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Marine Ecology Progress Series

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MEPS 514:1-12 (2014)  -  DOI:

Resource polygon geometry predicts Bayesian stable isotope mixing model bias

Michael T. Brett*

Civil & Environmental Engineering, University of Washington, Seattle, Washington 98105, USA
*Corresponding author:

ABSTRACT: Bayesian mixing model analyses of resource and consumer stable isotope composition are commonly used to infer elemental, energetic, and trophic pathways in aquatic and terrestrial food webs. However, the outputs of these models may be biased towards prior or null generalist assumptions, but the magnitude of this potential bias is unknown. I conducted a series of experiments to determine how this bias is affected by the geometry and end-member uncertainty of resource polygons. These experiments showed that bias is mostly due to isotopic overlap between resources and is very strongly correlated in a sigmoid manner with the normalized surface area of stable isotope resource polygons. The normalized surface area, a classic signal to noise ratio in bivariate space, is calculated by scaling the x and y ordinates by the mean standard deviations (SD) for δ13C and δ15N, respectively. When equilateral 3-resource polygons have a surface area <3.4 SD2, the outputs of Bayesian mixing models primarily reflect the prior generalist assumption. The back-calculated bias for 85 recently published triangular polygons averaged 50 ± 28% (± SD). Analyses of regular resource polygons with 4 to 6 resources required 3.1 to 8.0 times larger normalized surface areas to constrain bias. Furthermore, polygons with 4 or more resources gave poor outcomes for minor diet components. There was a strong bias for resources similar, and against resources dissimilar, to the dominant resource. Overall, Bayesian methods applied to underdetermined models and poorly resolved data very often give results that are highly biased towards centrist and generalist solutions.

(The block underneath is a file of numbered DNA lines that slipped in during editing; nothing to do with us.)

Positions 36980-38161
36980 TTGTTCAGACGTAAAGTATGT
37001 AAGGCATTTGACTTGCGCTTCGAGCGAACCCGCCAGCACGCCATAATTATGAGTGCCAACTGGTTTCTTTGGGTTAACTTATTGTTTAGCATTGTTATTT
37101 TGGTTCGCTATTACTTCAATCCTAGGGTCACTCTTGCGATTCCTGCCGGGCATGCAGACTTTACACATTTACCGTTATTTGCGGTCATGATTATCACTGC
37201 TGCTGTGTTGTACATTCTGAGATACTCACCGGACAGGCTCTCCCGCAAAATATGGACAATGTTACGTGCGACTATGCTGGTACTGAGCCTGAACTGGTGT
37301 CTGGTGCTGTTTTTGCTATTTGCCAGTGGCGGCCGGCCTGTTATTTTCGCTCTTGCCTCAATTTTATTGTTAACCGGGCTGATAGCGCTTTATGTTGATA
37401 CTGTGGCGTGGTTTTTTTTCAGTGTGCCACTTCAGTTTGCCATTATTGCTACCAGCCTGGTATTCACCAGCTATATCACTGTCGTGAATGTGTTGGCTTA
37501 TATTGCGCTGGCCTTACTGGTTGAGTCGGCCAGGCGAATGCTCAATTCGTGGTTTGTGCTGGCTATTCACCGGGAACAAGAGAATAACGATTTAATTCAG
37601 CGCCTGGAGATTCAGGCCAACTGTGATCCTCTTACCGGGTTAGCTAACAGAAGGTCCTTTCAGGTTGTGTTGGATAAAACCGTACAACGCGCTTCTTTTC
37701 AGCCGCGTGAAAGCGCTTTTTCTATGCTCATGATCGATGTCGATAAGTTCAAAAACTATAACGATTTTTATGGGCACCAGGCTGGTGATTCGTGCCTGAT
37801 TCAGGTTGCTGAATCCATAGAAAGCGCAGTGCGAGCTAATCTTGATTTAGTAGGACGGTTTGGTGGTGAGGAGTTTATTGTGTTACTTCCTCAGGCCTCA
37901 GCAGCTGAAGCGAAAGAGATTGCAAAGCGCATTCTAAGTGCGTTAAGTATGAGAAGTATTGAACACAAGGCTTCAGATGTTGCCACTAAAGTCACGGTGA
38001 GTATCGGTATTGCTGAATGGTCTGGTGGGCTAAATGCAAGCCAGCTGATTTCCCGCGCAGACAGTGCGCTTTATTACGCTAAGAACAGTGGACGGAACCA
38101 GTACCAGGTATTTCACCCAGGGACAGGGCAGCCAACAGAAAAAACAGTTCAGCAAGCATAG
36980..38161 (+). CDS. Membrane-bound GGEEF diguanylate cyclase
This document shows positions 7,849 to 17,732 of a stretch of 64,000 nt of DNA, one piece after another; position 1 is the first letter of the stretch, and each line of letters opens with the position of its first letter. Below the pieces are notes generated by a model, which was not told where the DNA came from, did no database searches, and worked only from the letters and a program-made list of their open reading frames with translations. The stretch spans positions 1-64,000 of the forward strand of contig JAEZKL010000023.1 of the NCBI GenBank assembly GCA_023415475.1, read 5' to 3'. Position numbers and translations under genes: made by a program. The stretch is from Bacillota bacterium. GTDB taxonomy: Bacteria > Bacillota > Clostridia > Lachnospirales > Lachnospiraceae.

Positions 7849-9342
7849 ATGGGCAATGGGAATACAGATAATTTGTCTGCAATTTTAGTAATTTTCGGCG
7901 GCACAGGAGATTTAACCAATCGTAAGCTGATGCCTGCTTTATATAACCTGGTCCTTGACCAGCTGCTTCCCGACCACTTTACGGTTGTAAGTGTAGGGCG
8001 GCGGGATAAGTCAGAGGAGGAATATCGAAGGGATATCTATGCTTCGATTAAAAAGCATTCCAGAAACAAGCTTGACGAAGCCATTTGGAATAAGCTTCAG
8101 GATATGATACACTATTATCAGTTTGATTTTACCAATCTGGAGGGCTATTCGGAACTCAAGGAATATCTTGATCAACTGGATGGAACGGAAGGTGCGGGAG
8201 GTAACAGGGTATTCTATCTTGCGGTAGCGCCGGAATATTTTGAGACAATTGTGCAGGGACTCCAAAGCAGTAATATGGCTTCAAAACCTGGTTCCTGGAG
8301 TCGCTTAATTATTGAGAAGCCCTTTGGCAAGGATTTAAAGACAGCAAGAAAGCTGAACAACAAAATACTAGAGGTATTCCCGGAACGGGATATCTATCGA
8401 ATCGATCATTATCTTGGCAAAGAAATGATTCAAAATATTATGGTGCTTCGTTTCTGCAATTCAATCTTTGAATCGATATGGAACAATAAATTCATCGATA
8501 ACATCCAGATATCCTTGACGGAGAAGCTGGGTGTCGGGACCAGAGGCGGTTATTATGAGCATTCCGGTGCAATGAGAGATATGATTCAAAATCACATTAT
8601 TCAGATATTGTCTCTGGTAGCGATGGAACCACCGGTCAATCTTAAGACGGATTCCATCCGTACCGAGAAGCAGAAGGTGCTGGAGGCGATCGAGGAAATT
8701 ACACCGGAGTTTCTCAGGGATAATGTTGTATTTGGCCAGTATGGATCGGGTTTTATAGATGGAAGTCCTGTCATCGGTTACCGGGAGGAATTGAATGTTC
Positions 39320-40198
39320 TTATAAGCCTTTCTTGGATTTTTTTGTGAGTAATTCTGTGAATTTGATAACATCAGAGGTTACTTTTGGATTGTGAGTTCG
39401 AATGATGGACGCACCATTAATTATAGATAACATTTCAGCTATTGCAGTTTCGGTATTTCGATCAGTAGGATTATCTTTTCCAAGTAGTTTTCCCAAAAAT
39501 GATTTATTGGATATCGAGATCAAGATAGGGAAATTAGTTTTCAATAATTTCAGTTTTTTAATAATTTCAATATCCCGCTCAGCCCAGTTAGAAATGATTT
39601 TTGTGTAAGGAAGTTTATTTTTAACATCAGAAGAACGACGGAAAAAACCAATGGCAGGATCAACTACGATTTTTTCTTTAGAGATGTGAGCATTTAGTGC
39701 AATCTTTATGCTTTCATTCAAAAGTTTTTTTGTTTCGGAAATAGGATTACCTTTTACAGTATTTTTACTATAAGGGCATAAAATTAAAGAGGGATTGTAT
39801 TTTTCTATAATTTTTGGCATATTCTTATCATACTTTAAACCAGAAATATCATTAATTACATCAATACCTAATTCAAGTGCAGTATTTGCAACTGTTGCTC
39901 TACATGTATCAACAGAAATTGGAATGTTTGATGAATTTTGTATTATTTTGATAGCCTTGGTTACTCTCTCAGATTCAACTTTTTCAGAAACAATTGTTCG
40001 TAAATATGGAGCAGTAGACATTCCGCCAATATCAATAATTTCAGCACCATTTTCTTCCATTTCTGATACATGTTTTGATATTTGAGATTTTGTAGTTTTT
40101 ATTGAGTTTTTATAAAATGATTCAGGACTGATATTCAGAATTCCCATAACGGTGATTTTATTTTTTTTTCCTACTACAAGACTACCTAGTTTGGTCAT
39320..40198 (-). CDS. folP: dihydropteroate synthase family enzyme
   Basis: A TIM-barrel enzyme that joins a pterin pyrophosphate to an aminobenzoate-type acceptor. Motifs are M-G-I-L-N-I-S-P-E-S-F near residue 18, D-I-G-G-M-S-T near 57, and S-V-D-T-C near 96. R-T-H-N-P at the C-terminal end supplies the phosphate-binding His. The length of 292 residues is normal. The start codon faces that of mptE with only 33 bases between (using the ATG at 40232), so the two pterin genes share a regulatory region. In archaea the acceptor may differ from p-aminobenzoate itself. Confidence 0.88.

KEY WORDS: Bayesian mixing models · Stable isotopes · Trophic pathways · MixSIR · SIAR

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Cite this article as: Brett MT (2014) Resource polygon geometry predicts Bayesian stable isotope mixing model bias. Mar Ecol Prog Ser 514:1-12.

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